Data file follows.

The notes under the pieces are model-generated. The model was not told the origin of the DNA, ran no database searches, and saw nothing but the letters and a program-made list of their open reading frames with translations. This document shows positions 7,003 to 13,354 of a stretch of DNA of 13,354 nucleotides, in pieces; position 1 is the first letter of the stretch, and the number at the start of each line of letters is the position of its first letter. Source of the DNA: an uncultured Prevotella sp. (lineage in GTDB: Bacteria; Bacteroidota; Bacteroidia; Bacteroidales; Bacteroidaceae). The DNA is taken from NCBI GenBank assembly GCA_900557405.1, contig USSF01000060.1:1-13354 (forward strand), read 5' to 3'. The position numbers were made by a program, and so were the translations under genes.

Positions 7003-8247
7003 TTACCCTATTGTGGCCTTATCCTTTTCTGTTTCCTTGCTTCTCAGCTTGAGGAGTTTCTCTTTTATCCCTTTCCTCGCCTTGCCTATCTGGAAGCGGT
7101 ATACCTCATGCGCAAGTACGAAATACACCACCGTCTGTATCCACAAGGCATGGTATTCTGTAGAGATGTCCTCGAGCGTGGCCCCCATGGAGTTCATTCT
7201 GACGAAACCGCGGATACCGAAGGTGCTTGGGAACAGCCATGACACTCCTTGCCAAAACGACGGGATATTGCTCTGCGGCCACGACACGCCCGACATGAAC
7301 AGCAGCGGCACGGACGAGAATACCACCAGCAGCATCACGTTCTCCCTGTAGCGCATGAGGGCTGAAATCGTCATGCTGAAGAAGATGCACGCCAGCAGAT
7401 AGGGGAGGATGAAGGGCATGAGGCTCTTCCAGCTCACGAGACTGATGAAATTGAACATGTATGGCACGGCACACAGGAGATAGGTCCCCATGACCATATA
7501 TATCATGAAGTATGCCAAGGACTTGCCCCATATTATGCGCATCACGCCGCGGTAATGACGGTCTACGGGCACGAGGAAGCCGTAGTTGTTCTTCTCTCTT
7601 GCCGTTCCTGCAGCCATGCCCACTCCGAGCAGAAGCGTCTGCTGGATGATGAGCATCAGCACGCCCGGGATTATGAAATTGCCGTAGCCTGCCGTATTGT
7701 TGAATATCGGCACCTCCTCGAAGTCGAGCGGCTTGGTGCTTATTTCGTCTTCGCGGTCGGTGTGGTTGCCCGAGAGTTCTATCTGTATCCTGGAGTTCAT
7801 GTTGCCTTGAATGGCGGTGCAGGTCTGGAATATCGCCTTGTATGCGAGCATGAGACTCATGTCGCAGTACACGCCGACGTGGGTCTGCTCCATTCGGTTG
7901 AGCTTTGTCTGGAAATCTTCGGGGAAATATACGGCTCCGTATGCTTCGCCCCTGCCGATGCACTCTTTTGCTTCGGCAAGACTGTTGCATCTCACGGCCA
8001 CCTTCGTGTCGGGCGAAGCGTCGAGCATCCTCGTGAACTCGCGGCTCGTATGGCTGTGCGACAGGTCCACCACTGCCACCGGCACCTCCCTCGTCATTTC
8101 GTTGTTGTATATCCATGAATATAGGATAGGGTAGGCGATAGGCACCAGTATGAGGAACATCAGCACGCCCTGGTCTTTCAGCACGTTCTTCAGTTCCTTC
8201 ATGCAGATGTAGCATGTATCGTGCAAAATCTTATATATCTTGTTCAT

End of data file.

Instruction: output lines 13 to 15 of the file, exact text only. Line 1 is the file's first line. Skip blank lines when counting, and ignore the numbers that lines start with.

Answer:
8001 CCTTCGTGTCGGGCGAAGCGTCGAGCATCCTCGTGAACTCGCGGCTCGTATGGCTGTGCGACAGGTCCACCACTGCCACCGGCACCTCCCTCGTCATTTC
8101 GTTGTTGTATATCCATGAATATAGGATAGGGTAGGCGATAGGCACCAGTATGAGGAACATCAGCACGCCCTGGTCTTTCAGCACGTTCTTCAGTTCCTTC
8201 ATGCAGATGTAGCATGTATCGTGCAAAATCTTATATATCTTGTTCAT